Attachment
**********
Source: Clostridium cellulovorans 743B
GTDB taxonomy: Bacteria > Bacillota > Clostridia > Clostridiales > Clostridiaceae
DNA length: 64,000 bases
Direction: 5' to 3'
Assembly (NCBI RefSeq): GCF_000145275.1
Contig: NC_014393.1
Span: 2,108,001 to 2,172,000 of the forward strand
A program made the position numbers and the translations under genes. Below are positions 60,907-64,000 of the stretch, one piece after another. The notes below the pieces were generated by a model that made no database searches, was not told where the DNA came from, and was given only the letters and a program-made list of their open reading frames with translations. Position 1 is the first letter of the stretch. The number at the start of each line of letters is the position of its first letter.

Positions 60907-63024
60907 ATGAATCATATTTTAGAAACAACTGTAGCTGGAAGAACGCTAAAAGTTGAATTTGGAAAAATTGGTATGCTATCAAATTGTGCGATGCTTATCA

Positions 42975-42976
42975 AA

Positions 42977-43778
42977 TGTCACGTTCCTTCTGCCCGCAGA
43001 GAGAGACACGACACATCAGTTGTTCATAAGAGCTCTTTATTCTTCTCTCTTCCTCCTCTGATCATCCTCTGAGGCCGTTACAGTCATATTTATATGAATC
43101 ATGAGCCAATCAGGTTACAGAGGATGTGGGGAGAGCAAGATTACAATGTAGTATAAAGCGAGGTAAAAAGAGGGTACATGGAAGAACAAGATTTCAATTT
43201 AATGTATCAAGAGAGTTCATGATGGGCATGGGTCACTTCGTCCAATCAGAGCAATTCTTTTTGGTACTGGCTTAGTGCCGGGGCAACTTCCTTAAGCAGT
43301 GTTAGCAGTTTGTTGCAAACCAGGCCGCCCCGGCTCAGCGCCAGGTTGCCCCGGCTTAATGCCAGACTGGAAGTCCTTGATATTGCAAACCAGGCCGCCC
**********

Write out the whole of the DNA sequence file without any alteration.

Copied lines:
Source: Clostridium cellulovorans 743B
GTDB taxonomy: Bacteria > Bacillota > Clostridia > Clostridiales > Clostridiaceae
DNA length: 64,000 bases
Direction: 5' to 3'
Assembly (NCBI RefSeq): GCF_000145275.1
Contig: NC_014393.1
Span: 2,108,001 to 2,172,000 of the forward strand
A program made the position numbers and the translations under genes. Below are positions 60,907-64,000 of the stretch, one piece after another. The notes below the pieces were generated by a model that made no database searches, was not told where the DNA came from, and was given only the letters and a program-made list of their open reading frames with translations. Position 1 is the first letter of the stretch. The number at the start of each line of letters is the position of its first letter.

Positions 60907-63024
60907 ATGAATCATATTTTAGAAACAACTGTAGCTGGAAGAACGCTAAAAGTTGAATTTGGAAAAATTGGTATGCTATCAAATTGTGCGATGCTTATCA

Positions 42975-42976
42975 AA

Positions 42977-43778
42977 TGTCACGTTCCTTCTGCCCGCAGA
43001 GAGAGACACGACACATCAGTTGTTCATAAGAGCTCTTTATTCTTCTCTCTTCCTCCTCTGATCATCCTCTGAGGCCGTTACAGTCATATTTATATGAATC
43101 ATGAGCCAATCAGGTTACAGAGGATGTGGGGAGAGCAAGATTACAATGTAGTATAAAGCGAGGTAAAAAGAGGGTACATGGAAGAACAAGATTTCAATTT
43201 AATGTATCAAGAGAGTTCATGATGGGCATGGGTCACTTCGTCCAATCAGAGCAATTCTTTTTGGTACTGGCTTAGTGCCGGGGCAACTTCCTTAAGCAGT
43301 GTTAGCAGTTTGTTGCAAACCAGGCCGCCCCGGCTCAGCGCCAGGTTGCCCCGGCTTAATGCCAGACTGGAAGTCCTTGATATTGCAAACCAGGCCGCCC